“I read three or four stories in one sitting because the book was as close to unputdownable as any I’ve read. This greedy swallowing of prose worked toward the book’s advantage as its major themes built one atop the other, from story to story, creating a cohesion that was so fulfilling I entirely forgot novels existed over the four nights it took me to read it . . . This is the most entertaining short story collection I’ve come across. Ever.”—Ilura Gazette (Australia)

“Playful with content, O’Neill is also joyfully original with format . . . [in] this brilliant collection.”—The Independent (UK)

“Daring, intelligent, witty, full of new discoveries and exhilarations.”—The Guardian (UK) 

“O’Neill is well-acquainted with his literary forebears, and The Weight of a Human Heart is a deeply self-conscious collection, employing both Hemingwayesque omission and Borgesian formal experimentation to explore themes of betrayal, brutality and failure. The deftness of O’Neill’s touch, and self-effacing sense of humour, allow him to work through his anxieties of influence to create a collection that is at times both inventive and moving . . . Solving the riddles of his prose becomes addictive, rescuing what could begin to feel like a series of creative writing exercises from glibness.”—The Times Literary Supplement (UK)

"With hints of both O. Henry and Rick Moody, Ryan O'Neill has written a memorable collection of stories that's as stylistically inventive as it is emotionally engaging."—Alethea Black, author of I Knew You’d Be Lovely 

"Open this collection of stories and you will be astounded by the hugeness of the writer's heart, and by the breadth and depth of his vision. Ryan O'Neill is a writer of limitless imagination, unafraid to travel to the many dangerous and wonderful places that imagination takes him."—Hector Tobar, bestselling author of The Barbarian Nurseries

“By turns acerbic, playful and serious, O'Neill is equally at home with satire and pathos”—Cate Kennedy, author of Dark Roots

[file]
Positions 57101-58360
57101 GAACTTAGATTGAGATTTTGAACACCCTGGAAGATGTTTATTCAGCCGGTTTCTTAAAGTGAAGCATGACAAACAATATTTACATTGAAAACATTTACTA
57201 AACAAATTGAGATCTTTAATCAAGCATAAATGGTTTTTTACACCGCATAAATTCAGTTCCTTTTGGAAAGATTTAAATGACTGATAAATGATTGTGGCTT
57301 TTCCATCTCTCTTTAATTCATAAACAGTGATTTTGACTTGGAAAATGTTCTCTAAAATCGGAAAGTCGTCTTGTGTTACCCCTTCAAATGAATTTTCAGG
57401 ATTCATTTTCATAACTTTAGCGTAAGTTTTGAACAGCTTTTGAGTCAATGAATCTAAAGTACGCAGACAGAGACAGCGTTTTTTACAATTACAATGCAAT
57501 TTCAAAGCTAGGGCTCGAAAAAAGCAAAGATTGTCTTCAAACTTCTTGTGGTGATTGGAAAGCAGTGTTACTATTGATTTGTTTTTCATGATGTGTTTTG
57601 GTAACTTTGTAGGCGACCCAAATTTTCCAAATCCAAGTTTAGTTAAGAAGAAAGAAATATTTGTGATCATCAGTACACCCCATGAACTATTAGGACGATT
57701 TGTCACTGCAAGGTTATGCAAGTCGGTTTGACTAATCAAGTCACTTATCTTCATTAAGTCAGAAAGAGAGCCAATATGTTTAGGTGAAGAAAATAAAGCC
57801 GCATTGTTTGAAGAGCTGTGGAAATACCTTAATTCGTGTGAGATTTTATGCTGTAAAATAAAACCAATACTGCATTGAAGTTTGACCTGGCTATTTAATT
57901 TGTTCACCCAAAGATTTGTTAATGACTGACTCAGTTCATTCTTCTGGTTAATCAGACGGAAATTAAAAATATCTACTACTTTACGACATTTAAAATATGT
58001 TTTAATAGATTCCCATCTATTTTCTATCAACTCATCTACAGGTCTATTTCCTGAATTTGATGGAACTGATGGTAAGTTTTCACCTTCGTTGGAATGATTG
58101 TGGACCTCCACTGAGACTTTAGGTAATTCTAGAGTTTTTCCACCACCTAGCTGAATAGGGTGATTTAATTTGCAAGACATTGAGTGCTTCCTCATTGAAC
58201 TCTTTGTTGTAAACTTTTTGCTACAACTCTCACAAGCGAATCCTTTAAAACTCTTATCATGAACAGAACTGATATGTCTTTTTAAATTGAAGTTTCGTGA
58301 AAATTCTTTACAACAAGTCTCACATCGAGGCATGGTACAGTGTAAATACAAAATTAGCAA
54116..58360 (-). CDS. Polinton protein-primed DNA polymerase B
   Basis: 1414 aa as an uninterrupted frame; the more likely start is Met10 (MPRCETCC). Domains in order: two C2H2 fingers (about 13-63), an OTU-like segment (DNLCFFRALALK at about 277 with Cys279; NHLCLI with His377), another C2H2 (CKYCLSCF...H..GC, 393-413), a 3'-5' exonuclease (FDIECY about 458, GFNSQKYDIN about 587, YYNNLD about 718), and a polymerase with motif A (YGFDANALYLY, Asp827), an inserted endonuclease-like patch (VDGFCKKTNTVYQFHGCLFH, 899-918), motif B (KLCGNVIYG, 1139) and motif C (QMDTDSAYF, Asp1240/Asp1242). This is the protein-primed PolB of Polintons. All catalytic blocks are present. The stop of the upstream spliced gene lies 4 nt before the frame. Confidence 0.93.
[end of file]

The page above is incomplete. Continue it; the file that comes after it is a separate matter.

“Inventive, witty, and profoundly human, Ryan O'Neill is one of Australia's best short story writers."—Simon Van Booy, author of Everything Beautiful Began After and winner of the Frank O’Connor International Short Story Award 

The Weight of a Human Heart is refreshing, funny, devastating. Ryan O’Neill’s post-modern stories break rules to great effect; they're adventurous, textured, full of heart.  His prose is active and vivid; his characters are imperfectly real, out in the world, and under pressure: an Australian med student escaping the harsh gaze of a negligent mother, a Tutsi daughter running from genocide, a man and his pregnant girlfriend negotiating their future in a dirty park in China.  O’Neill is a smart and daring writer; he challenges the conventions of short fiction, but his stories are still deeply satisfying and offer glimpses into worlds readers need to see, worlds that are vile, beautiful, and utterly human.”—Megan Mayhew Bergman, author of Birds of a Lesser Paradise

“With the international scope of Nam Le’s The Boat, the rooted sense of place in Anthony Doerr’s The Shell Collector, and the playful wit of Jeanette Winterson’s The World and Other Places, Ryan O’Neill may have written the best first collection of stories you’re likely to read. If someone asked me to name my ideal collection of contemporary short fiction, I’d point to The Weight of a Human Heart and say, ‘This is it.’”—Wiley Cash, New York Times bestselling author of A Land More Kind than Home 

Reviews from Goodreads

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BOOK EXCERPTS

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RYAN O'NEILL was born in Glasgow in 1975. He lived in Africa, Europe and Asia before settling in Newcastle, Australia, with his wife and two daughters. His fiction has appeared in The Best Australian Stories, The Sleepers Almanac, Meanjin, New Australian Stories, Wet Ink, Etchings and Westerly. His work has won the Hal Porter and Roland Robinson awards. The Weight of a Human Heart has been shortlisted for the 2012 Queensland Literary Prize - Steele Rudd Award. He teaches at the University of Newcastle.

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ABOUT THE AUTHOR

  • Ryan O'Neill

  • Ryan O'Neill was born in Glasgow in 1975. He lived in Africa, Europe and Asia before settling in Newcastle, Australia, with his wife and two daughters. His fiction has appeared in The Best Australian Stories, The Sleepers Almanac, Meanjin, New Australian Stories, Wet Ink, Etchings and Westerly. His work has won the Hal Porter and Roland Robinson awards. The Weight of a Human Heart has been shortlisted for the 2012 Queensland Literary Prize - Steele Rudd Award. He teaches at the University of Newcastle.

  • Ryan O'Neill